"Once Earth amassed an ocean 4.3 billion years ago it should have quickly frozen over and reflected so much sunlight back into space that it squelched Earth's ability to thaw out for billions of years.
"The dilemma, called the "faint young sun paradox," has been know about since the 1950s and was popularized by Carl Sagan. Geochemists and solar physicists have wrestled for answers all these years.
"Lowering Earth's reflectivity by reducing cloud cover doesn't work. Models also show that a greenhouse effect from dense carbon dioxide and methane can't warm the Earth enough either. In some simulations, methane and carbon dioxide combine to make a photochemical smog that would have chilled Earth even further.
"Now, David Minton of Purdue University has come up with a novel solution that, by his own admission, straddles science fact and fiction. Minton proposes that Earth was closer to the sun when it formed and then migrated outward to its current orbit. To keep Earth tepid under a cooler sun, our planet would have needed to have been roughly 6 million miles (9.7 million kilometers) closer to the sun than it is today.
OK, now the really hard part...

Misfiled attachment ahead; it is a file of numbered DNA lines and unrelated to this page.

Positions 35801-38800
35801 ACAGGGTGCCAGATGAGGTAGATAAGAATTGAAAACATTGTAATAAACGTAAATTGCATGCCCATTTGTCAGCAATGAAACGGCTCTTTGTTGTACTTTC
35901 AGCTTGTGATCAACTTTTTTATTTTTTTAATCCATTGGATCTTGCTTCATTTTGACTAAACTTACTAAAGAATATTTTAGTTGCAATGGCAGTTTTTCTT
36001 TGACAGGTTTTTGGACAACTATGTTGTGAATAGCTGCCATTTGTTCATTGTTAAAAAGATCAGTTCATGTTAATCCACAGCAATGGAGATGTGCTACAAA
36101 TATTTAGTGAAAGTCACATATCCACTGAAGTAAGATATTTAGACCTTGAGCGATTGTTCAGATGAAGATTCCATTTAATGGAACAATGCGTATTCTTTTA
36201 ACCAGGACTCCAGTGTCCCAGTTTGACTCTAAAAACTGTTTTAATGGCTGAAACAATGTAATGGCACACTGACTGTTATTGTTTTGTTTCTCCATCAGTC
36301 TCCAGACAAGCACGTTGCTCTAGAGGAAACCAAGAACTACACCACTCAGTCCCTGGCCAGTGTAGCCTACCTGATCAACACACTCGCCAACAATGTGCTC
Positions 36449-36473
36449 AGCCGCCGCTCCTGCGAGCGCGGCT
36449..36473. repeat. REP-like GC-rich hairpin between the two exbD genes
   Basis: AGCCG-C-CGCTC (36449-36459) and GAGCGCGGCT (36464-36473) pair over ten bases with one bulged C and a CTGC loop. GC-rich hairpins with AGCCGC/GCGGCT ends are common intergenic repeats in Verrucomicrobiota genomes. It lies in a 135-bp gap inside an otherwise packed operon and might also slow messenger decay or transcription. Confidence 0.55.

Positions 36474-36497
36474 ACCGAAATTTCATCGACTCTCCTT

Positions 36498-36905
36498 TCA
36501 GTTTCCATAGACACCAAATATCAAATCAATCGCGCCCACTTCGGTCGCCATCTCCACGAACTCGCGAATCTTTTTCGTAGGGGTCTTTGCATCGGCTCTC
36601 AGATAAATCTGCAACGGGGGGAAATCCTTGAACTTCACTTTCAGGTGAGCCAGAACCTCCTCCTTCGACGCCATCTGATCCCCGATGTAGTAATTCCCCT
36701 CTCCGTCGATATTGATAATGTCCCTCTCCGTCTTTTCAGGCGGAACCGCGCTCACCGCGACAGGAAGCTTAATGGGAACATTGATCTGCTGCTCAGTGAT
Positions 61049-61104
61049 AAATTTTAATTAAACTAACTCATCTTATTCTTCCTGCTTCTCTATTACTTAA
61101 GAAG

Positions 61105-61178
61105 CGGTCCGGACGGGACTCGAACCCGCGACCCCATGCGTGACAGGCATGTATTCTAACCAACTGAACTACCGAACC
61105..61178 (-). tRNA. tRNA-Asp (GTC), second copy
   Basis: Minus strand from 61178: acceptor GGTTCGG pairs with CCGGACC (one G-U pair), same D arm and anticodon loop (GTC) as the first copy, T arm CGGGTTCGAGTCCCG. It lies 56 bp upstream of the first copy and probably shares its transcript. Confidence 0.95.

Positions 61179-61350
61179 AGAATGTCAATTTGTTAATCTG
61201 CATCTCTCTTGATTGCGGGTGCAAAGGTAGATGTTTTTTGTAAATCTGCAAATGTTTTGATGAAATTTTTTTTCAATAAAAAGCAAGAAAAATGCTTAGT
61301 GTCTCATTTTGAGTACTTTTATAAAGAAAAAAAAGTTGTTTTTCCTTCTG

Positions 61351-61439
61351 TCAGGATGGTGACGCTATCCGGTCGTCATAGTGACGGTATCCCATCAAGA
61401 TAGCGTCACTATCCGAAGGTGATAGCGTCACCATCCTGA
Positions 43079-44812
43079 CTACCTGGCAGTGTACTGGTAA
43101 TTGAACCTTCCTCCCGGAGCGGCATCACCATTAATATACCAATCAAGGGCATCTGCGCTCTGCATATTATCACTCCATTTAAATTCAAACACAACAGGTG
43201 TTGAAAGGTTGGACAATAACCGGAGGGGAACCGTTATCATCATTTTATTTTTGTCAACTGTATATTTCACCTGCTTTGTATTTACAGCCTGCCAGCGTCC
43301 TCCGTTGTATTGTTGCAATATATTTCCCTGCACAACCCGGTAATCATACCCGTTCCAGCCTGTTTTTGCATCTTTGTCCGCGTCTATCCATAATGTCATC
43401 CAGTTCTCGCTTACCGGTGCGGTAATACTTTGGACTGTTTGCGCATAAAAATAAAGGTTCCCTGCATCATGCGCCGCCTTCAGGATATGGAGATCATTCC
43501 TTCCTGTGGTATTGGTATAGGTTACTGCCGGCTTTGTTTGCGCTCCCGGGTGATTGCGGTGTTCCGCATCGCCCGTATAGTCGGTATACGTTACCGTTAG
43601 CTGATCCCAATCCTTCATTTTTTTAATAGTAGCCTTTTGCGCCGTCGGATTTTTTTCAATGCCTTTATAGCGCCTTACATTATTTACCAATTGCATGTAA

"The challenge is that this effect would have had to have dragged out over one or two billion years. Even more problematic is that for this musical chairs game to work at all, one more terrestrial planet is need in the inner solar system. And, it's a big one at that, ranging between the mass of Mars and Venus.
"The unlucky "odd planet out" would have wound up falling into the sun, being ejected from the solar system, or crashing into another terrestrial planet.
|Dr. David Minton.|
Wow, isn't it amazing what scientists come up with these days! The only problem is, there is no experiment they can conduct to test this idea ... so this is not "Science".
When will scientists admit that there is no purely "natural" answer to the universe? All things point to a Creator, just as the Bible tells us to look for.
(excerpts from Ray Villard, Was Earth a Migratory Planet? Discovery News, April 18, 2012)